Differences Between Team USA's Olympic Roster and FIBA World Cup Squad

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Differences Between Team USA’s Olympic Roster and FIBA World Cup Squad

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It’s probable that Team USA will assemble a roster with greater experience for the Paris event.

Indeed, Team USA missed its opportunity for a World Cup gold medal in the recent defeat against Germany. However, this outcome shouldn’t come as a shock to USA Basketball. Over the six 21st-century World Cups held so far, Team USA has clinched victory only twice. The primary reason behind this trend is their tendency to assemble a less experienced squad. In the case of Steve Kerr’s recent roster for the Philippines, it included just three All-Stars: Anthony Edwards, Tyrese Haliburton, and Jaren Jackson Jr., all of whom earned their first All-Star selections in the previous season. Notably, no player on the roster was in their 30s.

This pattern at the World Cup reflects a stark contrast with other nations, which typically build their teams with a focus on continuity. Team USA often lacks this continuity due to major stars hesitating to commit to multi-year international duties. Older players are frequently occupied or fatigued from the NBA season, prioritizing the Olympics over the World Cup. Consequently, Team USA tends to recruit the best young talent available. Ideally, a few of these young talents shine and secure spots on the Olympic roster. However, these roster positions are often occupied by more experienced players.

The consequences of this approach became evident in the loss to Germany. Germany possessed a squad with significant continuity, including many players who had earned bronze at EuroBasket the previous summer. This level of continuity is a challenge for Team USA to match. To secure gold in Paris, Team USA will need to rely on its exceptional talent. Let’s explore some potential changes that could take place as they build a roster for the Olympics, aiming to achieve what the World Cup team could not.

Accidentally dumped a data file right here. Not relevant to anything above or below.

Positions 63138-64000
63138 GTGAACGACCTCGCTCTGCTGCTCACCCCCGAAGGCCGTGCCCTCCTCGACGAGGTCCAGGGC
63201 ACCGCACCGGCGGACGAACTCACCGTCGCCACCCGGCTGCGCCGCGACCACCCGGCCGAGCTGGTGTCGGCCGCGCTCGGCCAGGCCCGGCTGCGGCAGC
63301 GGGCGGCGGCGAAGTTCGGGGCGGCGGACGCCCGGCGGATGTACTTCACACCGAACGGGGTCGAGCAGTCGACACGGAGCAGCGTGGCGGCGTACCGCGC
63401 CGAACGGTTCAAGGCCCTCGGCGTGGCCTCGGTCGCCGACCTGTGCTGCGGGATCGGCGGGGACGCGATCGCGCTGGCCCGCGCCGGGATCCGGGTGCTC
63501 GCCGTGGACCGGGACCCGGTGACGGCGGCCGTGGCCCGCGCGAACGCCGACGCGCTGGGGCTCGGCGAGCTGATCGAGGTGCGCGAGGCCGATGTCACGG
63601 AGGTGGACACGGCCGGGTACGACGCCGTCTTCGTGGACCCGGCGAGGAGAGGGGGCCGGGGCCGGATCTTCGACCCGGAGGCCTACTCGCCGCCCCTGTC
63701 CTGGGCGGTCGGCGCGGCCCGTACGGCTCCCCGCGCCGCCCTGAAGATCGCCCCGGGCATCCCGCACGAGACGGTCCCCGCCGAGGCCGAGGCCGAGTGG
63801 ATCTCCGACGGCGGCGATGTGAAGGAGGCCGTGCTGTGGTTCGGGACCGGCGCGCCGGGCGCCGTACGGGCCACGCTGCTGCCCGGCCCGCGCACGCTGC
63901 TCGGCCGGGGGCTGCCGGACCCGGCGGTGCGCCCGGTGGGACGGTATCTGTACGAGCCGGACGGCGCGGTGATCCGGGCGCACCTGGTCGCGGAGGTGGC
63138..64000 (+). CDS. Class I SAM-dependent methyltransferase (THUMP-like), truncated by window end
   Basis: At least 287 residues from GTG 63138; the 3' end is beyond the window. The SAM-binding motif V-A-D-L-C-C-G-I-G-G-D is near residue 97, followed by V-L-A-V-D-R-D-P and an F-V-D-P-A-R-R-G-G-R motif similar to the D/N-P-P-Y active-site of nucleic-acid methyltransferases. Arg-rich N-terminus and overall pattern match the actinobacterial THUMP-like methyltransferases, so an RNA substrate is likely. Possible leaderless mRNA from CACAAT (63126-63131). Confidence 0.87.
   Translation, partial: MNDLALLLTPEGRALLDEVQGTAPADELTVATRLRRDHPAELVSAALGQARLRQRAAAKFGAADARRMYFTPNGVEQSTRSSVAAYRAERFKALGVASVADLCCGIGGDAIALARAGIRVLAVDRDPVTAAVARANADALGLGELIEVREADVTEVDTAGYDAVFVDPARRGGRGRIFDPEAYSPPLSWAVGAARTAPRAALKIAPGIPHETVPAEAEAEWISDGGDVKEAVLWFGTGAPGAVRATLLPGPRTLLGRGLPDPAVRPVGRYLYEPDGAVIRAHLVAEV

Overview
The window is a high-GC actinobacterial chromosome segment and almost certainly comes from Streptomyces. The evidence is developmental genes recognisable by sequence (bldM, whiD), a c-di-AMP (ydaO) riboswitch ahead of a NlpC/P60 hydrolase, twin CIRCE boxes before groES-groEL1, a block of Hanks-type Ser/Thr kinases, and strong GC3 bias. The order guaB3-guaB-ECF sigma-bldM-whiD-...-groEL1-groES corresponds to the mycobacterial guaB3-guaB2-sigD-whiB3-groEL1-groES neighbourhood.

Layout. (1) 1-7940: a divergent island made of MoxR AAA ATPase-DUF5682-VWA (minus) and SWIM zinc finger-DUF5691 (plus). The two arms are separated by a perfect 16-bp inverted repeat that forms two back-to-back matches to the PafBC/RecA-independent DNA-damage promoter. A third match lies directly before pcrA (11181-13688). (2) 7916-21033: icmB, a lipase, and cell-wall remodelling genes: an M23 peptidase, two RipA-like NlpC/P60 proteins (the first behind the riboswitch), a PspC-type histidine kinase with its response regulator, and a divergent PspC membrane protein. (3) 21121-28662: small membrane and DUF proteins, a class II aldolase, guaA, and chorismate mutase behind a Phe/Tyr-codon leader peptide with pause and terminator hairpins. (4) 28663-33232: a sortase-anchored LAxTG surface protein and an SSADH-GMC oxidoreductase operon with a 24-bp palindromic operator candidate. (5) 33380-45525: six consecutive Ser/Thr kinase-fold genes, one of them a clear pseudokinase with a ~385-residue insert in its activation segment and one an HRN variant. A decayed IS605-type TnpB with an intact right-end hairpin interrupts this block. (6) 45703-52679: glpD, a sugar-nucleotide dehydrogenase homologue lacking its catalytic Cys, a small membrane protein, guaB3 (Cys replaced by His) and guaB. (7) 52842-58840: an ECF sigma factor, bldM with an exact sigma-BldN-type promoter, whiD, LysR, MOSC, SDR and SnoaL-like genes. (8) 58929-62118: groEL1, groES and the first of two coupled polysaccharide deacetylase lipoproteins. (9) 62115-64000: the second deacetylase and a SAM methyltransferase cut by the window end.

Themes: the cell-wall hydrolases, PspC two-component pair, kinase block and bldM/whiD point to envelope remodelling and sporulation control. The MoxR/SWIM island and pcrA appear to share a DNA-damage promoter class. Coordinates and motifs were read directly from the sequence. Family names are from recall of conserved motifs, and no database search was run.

Pursuing the MVP: Team USA’s loss to Lithuania exposed a concerning trend – the United States no longer produces dominant big men. With limited options in the frontcourt, the answer to this problem seems clear: Joel Embiid. Each team can bring one naturalized citizen to FIBA competitions, and Embiid is eligible as a naturalized American citizen. His decision on which nation to represent, the USA or France, where he also holds citizenship, could significantly impact the outcome in Paris. France already boasts Rudy Gobert and the promising Victor Wembanyama, forming a formidable frontcourt trio. If Embiid joins Team USA, it levels the playing field, allowing the USA’s superior perimeter talent to shine. Steve Kerr’s roster choices may hinge on whether he can secure the MVP.

Beyond Embiid, there are other options, including Chet Holmgren and Evan Mobley, who have showcased their skills in international competitions. However, they may not match up well against players like Embiid or Nikola Jokic. Myles Turner and Brook Lopez have previous Team USA experience, but their performance in the 2019 World Cup was underwhelming. Anthony Davis and Bam Adebayo are experienced but may not be available due to various factors, including injuries. Thus, identifying the right center will be a challenging task for Team USA.

Strength in Numbers: Steve Kerr’s appointment as Team USA’s coach also raised hopes of luring Stephen Curry, one of the greatest American players never to have participated in the Olympics. While Curry has expressed interest, players of his caliber have numerous commitments. Other Golden State Warriors players like Draymond Green and Klay Thompson could be valuable additions. Beyond the Warriors, Kevin Durant, a former Warrior, might also consider another Olympic appearance.

In addressing the frontcourt issue, Kevon Looney emerges as an unconventional but potentially effective choice. His exceptional rebounding ability could address Team USA’s glaring weakness in this area. History has shown that non-superstars can contribute significantly to gold medal-winning teams, and Looney could fill a vital role.

Olympic Alums vs. World Cup Challengers: Some players from the 2023 World Cup team may earn consideration for the 2024 Olympics. Anthony Edwards appears likely to secure a spot, while Tyrese Haliburton, Mikal Bridges, Austin Reaves, and Josh Hart have made strong impressions. Jaren Jackson’s candidacy could hinge on the team’s center depth, but Paolo Banchero faces stiff competition in a crowded forward category.

Among the 2021 Olympians, there is intense competition for roster spots. Devin Booker and Jayson Tatum seem strong contenders, and Jrue Holiday’s defensive prowess adds to his case. Damian Lillard’s decision to participate may depend on various factors. Zach LaVine’s performance in Tokyo and his ability to stay healthy could impact his selection. Furthermore, the Select Team, featuring talents like Cade Cunningham and Chet Holmgren, adds more depth to the selection pool.